North Raleigh | 10880 Durant Rd, Suite 100 | Raleigh, NC 27614
Monday - Friday: 8:00am - 5:00pm
919.781.7500

Four Years Well Child Visit

Your four-year-old continues to use his imagination and develop social skills. Many of his milestones mirror the three-year-old child. In terms of sleeping, be firm with a nighttime routine and be sensitive to any night fears. Do not let him get in the habit of sleeping with you if he has fears. Tuck him back in bed and stress his safety and allow him to fall asleep on his own. The diet of a four-year-old should mirror your own…three balanced meals and one or two nutritious snacks per day.

Physical and Motor: The typical four-year-old:

  • Shows improved balance.
  • Hops on one foot without losing balance.
  • Throws a ball overhand with coordination.
  • Can cut out a picture using scissors.
  • May not be able to tie shoelaces.
  • May still wet the bed (normal).
  • Runs, jumps and climbs with ease.
  • Dresses and undresses himself.
  • Walks up and down stairs alternating feet without assistance.
  • Cognitive and Social: The typical four-year-old :
  • Has a vocabulary of more than 1,000 words.
  • Easily puts together sentences of four or five words.
  • Can use the past tense.
  • Can count to four.
  • Will constantly question things.
  • May have language that is a bit unrecognizable.
  • May begin using vulgar words.
  • Learns and sings simple songs.
  • Tries to be very independent.
  • May show increased aggressive behavior.
  • Talks about personal family matters to others.
  • Commonly has imaginary playmates.
  • Has an increased understanding of time.
  • Is able to tell the difference between two objects based on things like size and weight.
  • Lacks moral concepts of right and wrong.
  • Rebels if too much is expected of him or her.
  • Throws fewer and fewer tantrums.
  • Shows affections for family and friends.

Play:

  • Encourage and provide space for physical activity.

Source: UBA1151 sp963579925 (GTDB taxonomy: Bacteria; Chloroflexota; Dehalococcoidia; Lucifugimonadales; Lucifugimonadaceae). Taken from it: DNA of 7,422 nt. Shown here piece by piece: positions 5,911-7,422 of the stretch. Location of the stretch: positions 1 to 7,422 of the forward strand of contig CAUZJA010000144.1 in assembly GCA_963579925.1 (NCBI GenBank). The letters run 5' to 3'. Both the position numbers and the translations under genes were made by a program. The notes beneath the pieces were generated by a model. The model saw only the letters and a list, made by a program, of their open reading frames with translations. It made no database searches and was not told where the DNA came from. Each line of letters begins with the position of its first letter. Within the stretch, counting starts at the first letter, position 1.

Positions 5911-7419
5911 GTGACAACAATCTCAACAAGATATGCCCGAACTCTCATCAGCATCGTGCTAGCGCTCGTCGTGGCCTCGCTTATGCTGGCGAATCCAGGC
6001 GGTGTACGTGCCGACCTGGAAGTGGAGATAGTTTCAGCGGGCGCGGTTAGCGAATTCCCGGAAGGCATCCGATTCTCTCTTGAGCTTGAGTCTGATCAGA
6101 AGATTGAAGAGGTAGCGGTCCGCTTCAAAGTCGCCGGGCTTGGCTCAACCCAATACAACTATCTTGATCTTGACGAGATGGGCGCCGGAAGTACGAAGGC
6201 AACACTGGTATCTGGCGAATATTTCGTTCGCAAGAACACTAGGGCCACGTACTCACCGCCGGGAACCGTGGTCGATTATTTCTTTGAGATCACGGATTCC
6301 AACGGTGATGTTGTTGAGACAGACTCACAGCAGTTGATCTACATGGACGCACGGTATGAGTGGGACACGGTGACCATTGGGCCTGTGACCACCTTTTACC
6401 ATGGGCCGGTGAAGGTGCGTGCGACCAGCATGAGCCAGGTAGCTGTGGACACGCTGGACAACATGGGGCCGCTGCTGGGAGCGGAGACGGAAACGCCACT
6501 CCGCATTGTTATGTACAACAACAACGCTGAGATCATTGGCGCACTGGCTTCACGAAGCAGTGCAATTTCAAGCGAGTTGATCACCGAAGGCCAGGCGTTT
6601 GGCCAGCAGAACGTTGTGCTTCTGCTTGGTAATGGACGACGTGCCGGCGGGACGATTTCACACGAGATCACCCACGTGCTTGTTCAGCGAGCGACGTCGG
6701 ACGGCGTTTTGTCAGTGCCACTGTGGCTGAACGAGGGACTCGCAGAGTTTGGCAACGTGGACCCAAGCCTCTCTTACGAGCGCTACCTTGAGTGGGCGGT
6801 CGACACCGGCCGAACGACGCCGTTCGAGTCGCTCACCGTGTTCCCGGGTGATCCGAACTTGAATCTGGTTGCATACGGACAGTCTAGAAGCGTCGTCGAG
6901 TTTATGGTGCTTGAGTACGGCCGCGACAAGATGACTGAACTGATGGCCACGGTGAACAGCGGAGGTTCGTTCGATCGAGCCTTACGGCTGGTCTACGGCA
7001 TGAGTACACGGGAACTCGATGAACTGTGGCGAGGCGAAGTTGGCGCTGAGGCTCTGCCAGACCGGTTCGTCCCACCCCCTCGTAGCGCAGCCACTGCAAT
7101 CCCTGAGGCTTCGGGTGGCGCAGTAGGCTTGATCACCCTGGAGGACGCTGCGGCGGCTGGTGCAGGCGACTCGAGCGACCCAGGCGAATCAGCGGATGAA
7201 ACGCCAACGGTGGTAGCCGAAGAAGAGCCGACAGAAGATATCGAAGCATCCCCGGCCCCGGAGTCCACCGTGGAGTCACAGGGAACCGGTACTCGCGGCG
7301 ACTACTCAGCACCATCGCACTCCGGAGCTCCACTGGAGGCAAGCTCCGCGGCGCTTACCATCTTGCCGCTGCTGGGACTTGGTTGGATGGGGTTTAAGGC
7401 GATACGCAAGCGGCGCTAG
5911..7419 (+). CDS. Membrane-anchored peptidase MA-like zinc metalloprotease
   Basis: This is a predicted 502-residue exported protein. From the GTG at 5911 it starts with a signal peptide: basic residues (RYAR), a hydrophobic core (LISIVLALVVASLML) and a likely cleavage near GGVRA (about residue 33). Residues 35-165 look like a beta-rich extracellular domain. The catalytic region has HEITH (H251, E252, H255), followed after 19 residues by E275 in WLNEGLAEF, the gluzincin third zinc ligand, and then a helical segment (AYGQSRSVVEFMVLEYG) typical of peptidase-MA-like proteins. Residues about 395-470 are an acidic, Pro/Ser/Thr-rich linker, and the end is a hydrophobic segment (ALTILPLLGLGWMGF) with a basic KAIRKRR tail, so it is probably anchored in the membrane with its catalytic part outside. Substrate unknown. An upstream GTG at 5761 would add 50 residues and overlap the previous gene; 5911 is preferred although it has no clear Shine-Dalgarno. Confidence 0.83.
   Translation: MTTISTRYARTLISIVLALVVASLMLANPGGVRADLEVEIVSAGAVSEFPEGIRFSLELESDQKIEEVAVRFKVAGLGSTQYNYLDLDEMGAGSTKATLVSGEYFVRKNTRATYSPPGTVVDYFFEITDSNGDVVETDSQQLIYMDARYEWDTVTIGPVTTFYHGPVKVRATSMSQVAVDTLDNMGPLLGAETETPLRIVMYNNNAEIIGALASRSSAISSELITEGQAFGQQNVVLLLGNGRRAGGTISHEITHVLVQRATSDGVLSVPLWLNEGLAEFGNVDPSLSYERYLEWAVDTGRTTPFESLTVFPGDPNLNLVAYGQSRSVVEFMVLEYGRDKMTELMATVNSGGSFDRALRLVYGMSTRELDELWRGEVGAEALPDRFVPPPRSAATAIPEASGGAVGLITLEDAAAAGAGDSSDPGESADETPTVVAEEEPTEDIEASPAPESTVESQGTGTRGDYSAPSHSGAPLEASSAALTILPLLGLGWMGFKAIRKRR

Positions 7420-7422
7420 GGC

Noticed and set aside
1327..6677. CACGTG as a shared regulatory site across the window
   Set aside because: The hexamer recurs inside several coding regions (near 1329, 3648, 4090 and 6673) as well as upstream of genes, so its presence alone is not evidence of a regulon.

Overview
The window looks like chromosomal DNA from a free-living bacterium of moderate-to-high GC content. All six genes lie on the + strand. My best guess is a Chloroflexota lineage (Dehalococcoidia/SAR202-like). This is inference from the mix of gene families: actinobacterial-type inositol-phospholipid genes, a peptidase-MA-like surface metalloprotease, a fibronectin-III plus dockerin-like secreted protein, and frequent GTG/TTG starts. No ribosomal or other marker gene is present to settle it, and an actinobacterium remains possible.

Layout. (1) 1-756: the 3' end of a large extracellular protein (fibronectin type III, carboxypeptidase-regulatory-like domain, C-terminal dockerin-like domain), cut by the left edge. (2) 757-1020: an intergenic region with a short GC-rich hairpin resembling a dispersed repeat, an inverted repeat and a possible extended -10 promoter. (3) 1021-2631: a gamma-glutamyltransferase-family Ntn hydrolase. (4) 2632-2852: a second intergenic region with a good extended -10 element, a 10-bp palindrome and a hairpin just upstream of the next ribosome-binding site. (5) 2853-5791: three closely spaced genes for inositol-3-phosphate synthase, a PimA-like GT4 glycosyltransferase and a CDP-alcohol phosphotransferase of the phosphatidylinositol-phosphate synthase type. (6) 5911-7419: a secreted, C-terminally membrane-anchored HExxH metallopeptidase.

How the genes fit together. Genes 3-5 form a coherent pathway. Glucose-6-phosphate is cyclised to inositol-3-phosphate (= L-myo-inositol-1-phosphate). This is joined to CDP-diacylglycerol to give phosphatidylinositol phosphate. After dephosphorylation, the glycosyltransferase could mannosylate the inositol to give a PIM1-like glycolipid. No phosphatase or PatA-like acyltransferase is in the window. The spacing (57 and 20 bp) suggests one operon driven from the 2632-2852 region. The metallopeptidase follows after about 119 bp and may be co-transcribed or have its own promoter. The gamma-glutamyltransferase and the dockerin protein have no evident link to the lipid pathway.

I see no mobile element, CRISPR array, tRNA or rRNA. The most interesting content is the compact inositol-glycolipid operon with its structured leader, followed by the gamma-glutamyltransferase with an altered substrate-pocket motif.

• Show the child how to participate in and follow the rules of sporting activities.
  • Encourage play and sharing with other children.
  • Encourage creative play.
  • Teach children to do small chores, such as setting the table.
  • Read together.
  • Limit television watching to two hours a day of quality programs.
  • Expose the child to different stimuli by visiting local areas of interest.

Safety:

  • Teach your child his name, parent’s names, address and phone numbers including area codes. Also teach emergency numbers i.e., 911.
  • Make sure your child is in a forward-facing car seat with harness straps until he reaches 65-80 pounds and can move to a booster seat.
  • Strap your child into his high chair.
  • If using handed down equipment, make sure it has not been recalled
  • Keep toys with parts smaller than 1¼ inch in diameter out of reach.
  • Begin teaching stranger awareness.
  • Teach pedestrian and playground safety.
  • Always use sunscreen.
  • Teach your child wariness of other people’s pets. Do not allow him to just walk up and reach for a dog or cat that is unfamiliar.
  • Always use a helmet when riding a bike.

At your next visit, it will be time for the “finger prick” that will check hemoglobin and cholesterol levels. Many children find this more stressful than shots so prepare your child well in advance. It’s hard to believe your child will be gearing up for kindergarten soon but enjoy the magical development taking place and remember to be firm and consistent with your rules. Call us with any questions you may have.